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Rio Daily: Saiyidah's Flying Start Not Enough for Semis

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Team Singapore’s Saiyidah Aisyah made a fantastic start to her Olympics quarter-final in the women’s single sculls on Tuesday but in the end had to settle for sixth place and a spot in the C and D semi-finals.


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TeamSG rower Saiyidah Aisyah during her quarter finals. Photo: Sport Singapore


Saiyidah was fourth at the 1000 metres mark, prompting the public address announcer to alert the large crowd at the Lagao Rodrigo de Freitas to her progress.

Indeed Team Singapore’s first ever Olympic rower was even ahead of Asian Games champion Kim Ye-Ji of South Korea at the half-way point but she faded in the latter stages.

In calmer water than in her heat on Saturday, Saiyidah posted a time of seven minutes and 56 seconds, noticeably faster than the 8:44.71 run in the choppier conditions in her opening race.


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“It was alright - different conditions, different competitors. I made a really good start, it felt really good, I was calm and then half-way through I think I just lost focus,” said Saiyidah.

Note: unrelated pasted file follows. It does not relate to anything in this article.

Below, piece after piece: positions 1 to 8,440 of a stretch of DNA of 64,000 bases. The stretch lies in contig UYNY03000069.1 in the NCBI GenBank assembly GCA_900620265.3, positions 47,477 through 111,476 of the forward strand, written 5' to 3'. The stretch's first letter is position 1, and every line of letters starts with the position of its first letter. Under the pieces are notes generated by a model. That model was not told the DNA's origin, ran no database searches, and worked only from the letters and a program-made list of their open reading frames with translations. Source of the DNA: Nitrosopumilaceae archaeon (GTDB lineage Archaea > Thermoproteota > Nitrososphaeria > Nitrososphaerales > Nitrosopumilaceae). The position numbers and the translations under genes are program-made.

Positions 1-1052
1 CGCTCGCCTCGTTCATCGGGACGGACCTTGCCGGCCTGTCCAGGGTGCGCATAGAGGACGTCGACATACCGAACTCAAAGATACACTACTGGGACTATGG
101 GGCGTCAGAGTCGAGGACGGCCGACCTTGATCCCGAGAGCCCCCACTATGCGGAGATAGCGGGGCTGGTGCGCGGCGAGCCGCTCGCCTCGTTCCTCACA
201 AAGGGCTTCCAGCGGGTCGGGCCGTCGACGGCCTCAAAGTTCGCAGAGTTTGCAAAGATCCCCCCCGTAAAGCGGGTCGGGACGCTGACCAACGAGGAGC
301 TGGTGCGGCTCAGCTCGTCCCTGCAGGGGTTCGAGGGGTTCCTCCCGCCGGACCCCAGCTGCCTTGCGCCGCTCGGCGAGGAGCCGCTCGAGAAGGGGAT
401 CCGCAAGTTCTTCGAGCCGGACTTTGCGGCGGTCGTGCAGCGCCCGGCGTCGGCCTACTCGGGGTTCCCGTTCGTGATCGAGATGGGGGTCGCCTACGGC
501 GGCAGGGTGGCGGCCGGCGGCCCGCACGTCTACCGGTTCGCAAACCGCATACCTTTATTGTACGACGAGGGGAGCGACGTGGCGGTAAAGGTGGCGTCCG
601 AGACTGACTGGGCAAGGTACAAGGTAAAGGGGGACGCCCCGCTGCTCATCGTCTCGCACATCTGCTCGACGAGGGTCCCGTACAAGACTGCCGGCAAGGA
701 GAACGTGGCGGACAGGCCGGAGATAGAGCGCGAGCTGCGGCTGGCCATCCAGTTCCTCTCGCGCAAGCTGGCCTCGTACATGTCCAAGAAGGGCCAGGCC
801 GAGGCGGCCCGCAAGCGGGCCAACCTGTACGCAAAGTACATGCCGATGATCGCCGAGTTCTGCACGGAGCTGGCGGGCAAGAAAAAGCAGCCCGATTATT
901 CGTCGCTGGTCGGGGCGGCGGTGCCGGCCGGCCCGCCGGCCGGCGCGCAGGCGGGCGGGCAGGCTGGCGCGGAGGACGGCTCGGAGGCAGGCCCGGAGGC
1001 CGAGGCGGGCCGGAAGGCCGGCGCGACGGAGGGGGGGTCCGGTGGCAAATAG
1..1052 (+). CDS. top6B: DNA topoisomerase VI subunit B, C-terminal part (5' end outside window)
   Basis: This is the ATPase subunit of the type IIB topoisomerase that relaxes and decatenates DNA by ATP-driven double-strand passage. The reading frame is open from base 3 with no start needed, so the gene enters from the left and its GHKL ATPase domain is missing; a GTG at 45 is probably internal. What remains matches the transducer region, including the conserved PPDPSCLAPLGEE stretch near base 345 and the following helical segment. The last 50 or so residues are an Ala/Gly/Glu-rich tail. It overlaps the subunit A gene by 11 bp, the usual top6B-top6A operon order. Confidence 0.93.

“Racing is simple – it’s not easy but it’s simple in that you are meant to focus on just one thing and then execute it. But I think I didn’t execute my race-plan when I crossed the half-way mark, I was focusing too much on other stuff, how imbalanced the boat was, how dense my arms were, so I lost focus,” she added.

The Singaporean, who has spent the past year training in Sydney with her coach Alan Bennett, is clearly revelling in the atmosphere of the Summer Games and her now well-noted Olympic rings necklace was prominently placed around her neck.

“Of course the necklace stays, I am still an Olympian,” she quipped in response to a question about whether she would keep wearing the jewellery.


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“It's amazing, getting to meet all these great Olympians, getting to race next to world champions and Olympic champions, see how I match against them. It felt good to keep up with the Korean girl who was first in qualifying for the Games,” she said.

Did competing so closely give her inspiration towards one day being Asian champion herself? “That's my aim for sure,” she said.

The immediate aim is to finish as high-up in the 13-24 rankings as possible and she says that Bennett has made it clear she has to stick to her game-plan and keep her focus.

“I have to execute my game-plan. My coach has been harsh on me but that’s because he knows I am able to do it. I have to really believe that I can do it and then everything will be ok."



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